3br/1½ba town home, $1500/mo, enclosed garage.  Park district.  Landscape maintenance, major appliances included.  Small pets ok

You made your selection of features by actually looking at current advertising and seeing what is not there, or what is rarest, then emphasizing the things that are not taken for granted.  Remember, the function of the ad is to distinguish your offering and pique interest, causing the prospect to call and make an appointment to view the unit.

            The third step is to look at all the great features and decide how all this benefits a resident of the unit, then to put this into two or three words.  Put this between the basics and the features.  When you do so you may come up with this.

3br/1½ba town home, $1500/mo, enclosed garage.  Park district.  Quiet, comfortable, roomy.  Landscape maintenance, 
major appliances included.  Small pets ok.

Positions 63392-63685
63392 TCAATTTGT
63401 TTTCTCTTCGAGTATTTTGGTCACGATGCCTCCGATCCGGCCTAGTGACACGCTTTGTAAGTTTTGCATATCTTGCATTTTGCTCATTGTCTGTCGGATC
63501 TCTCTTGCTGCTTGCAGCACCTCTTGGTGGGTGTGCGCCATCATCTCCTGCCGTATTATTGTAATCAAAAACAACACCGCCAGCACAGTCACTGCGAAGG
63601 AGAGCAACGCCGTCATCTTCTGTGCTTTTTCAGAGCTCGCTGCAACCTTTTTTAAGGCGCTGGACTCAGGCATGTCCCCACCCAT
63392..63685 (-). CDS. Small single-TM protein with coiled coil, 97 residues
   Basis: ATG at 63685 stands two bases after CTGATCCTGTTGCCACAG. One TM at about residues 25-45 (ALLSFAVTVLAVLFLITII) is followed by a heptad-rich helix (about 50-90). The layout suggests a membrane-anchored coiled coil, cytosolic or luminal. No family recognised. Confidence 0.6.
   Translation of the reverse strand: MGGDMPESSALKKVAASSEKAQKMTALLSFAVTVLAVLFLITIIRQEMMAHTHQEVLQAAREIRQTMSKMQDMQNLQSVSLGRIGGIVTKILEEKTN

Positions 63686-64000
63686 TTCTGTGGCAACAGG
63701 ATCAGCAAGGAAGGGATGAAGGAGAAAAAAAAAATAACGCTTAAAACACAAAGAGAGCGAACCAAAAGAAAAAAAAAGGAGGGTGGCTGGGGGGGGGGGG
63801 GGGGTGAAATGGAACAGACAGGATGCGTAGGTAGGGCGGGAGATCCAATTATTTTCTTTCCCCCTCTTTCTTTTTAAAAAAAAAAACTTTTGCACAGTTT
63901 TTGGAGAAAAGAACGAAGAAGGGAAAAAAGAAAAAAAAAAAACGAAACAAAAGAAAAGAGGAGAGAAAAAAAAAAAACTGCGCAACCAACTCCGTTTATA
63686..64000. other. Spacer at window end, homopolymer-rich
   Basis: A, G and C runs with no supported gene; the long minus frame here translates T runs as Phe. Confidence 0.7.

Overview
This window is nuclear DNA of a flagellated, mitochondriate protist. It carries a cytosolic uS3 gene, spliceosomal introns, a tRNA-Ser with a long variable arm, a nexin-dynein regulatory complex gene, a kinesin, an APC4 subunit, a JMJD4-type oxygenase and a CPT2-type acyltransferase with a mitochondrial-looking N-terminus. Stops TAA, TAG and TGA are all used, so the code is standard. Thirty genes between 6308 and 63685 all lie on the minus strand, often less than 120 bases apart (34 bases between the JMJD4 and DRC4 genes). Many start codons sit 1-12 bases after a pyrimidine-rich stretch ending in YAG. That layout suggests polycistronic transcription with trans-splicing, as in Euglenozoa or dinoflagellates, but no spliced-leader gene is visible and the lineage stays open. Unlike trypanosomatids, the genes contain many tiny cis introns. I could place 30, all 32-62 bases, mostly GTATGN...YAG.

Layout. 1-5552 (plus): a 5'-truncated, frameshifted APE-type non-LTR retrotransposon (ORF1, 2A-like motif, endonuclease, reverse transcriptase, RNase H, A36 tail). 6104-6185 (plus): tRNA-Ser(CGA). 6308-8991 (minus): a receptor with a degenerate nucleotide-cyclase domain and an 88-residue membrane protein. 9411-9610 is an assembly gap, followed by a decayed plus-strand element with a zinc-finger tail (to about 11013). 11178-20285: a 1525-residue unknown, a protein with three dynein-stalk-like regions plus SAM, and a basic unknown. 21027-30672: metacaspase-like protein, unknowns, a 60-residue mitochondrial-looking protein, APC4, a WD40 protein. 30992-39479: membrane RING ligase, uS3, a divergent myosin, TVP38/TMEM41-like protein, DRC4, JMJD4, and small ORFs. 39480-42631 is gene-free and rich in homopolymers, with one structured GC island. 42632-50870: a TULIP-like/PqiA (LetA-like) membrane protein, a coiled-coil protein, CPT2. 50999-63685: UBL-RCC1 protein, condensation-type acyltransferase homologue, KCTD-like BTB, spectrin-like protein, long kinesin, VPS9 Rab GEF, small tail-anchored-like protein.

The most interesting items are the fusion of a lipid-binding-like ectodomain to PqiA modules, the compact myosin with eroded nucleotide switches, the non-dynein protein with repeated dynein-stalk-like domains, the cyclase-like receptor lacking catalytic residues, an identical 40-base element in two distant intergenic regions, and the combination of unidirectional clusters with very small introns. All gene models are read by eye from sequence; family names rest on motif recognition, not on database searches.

The last step in the drafting is to provide the contact information.  Managers of apartment complexes might wish to include the address.  Most landlords do not have offices where they can receive prospects, so they might only give a phone number.  In our example case, even if you have an office, you will not want the prospect to come there.  You will want your meeting to be at the premises so you can show the unit while the prospect’s interest is highest.  For this reason we will specify a telephone number and a name (first name only, for security reasons).  The name is important as it personalizes the ad.  Now the ad might look like this.